Interested in a river cruise in Germany to see some great destinations? This is the fourth in our series on Europe’s Rivers and Castes Beer edition. To catch up:
- Our first post provides an overview of our the trip.
- Next we describe the special beer features that make this a Joe Sixpack trip: Beer theme Part 1 and Beer theme Part 2
- In our previous post, we discuss our ship, the AmaDante including a situation with low river water
In this post, we’ll talk a little about some of the excursions we took. We won’t bother describing the same excursions we did last time – check out our original trip notes for those.
Bamberg: The start to our river cruise in Germany
Here we did the normal Bamberg walking tour followed by a Joe Sixpack excurions described here. This blog post from our previous trip describes most of the walking tour.
Bamberg is full of history. From Medieval Gothic cathedrals, to fast building bishops that run out of money to half timbered homes. Actually only a few of these old style houses still exist because in the desire to modernize, one of the early mayors gave a tax exemption to those that plastered over the half timbered houses. Progress! But to see well preserved buildings from the 11th to 18th century truly makes Bamberg special.
We were told the story of the mural on the city hall (Altes Rathaus) which straddles the river (something you have to see and hear in person to fully appreciate).
In the afternoon we cruised the Main-Danube canal and basically relaxed in the sunshine. Part of cruising is eating and drinking of course. Besides the beers from Prague we now had a great selection of German beers which went down easily on deck. And while lunch was great, dinner was especially good.
Well, truth be told we decided to sleep in this morning. Since we’ve already been to Kitzingen and there’s limited excursion options, we relaxed a bit. One of us slept late, one of us exercised and we both had a late, light lunch. Sometimes it’s easy to get caught up in having to do everything that’s planned, for fear of missing something. But this is your time on the ship and AmaWaterways encourages you to do your own thing – even if it’s nothing at al.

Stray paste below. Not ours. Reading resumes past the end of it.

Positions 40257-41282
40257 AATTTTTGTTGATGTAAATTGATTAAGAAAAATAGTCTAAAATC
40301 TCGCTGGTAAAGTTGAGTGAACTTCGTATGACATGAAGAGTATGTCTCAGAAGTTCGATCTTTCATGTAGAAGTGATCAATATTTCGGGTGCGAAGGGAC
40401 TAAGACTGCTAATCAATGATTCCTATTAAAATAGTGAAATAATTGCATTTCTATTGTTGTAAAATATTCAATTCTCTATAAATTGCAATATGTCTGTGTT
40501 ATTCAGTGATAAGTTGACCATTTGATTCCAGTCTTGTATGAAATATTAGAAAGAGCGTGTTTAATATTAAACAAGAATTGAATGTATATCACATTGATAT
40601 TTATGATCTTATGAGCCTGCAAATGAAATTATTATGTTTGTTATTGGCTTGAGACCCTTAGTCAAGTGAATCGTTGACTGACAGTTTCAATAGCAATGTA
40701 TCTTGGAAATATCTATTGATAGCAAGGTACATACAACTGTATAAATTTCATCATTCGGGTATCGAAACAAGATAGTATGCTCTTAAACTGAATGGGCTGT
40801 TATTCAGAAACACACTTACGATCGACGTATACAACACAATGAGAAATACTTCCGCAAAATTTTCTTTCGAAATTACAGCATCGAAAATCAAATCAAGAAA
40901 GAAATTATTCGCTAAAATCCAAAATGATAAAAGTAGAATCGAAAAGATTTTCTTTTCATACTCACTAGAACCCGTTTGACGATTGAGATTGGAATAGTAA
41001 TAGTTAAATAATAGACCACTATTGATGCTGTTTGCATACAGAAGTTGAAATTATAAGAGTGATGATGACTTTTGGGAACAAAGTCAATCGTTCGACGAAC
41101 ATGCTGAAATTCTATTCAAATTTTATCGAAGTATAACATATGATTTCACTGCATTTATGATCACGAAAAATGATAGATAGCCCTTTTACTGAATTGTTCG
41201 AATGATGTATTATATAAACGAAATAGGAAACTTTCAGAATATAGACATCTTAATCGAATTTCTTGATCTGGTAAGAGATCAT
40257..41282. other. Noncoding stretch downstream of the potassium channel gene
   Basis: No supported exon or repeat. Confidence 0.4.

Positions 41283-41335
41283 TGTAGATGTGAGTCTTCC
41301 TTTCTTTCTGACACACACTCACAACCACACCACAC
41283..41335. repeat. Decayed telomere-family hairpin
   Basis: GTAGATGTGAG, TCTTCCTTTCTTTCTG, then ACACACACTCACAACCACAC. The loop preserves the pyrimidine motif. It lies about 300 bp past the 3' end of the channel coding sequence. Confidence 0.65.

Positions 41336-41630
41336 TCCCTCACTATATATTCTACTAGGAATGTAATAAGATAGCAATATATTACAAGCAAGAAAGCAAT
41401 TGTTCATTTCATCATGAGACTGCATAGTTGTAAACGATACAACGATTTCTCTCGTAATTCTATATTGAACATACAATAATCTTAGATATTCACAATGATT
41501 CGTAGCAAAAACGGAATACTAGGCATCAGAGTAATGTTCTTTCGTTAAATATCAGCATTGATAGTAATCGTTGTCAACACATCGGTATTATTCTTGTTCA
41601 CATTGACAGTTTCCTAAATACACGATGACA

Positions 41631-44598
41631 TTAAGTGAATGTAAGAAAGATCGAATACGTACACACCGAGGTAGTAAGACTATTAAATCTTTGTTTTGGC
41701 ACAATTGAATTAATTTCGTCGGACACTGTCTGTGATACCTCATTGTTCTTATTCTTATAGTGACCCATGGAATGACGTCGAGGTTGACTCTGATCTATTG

On the accompanying picture, notice that we dock right into town. This is a really nice feature of river cruising, especially a river cruise in Germany. You simply walk off the ship, and walk into town. Everyday, the AmaDante staffs takes out a couple of bikes to allow you to ride around town as well. Nice.
As you cruise into Wurzburg you see an imposing palace up on a hill. You then learn that was the old castle and it simply wasn’t good enough so they built a new palace in the heart of the city. That new palace is simply called the Residenz. This Baroque palace was where the Schonborn family lived who were the line of Bishop Princes that ruled this region. The structure, paintings and ornament are truly over the top, bordering on gaudy. But also truly impressive and clearly befitting of a wealthy powerful ruler. We couldn’t take pictures, so to find out what it looked like on the inside, click here.
Another day, another Joe Sixpack tour described in our previous blog here. But that evening we had a glass blowing demonstration on board. We had seen Hans before on our previous sailing – we had even bought something from him. In this sailing however, he was very uneven, almost uncomfortably so. He talked more politics (East German vs West) than glass blowing. Overall a disappointment.
Here’s the post from our previous trip so you can read more about Wurzburg and Kitzingen.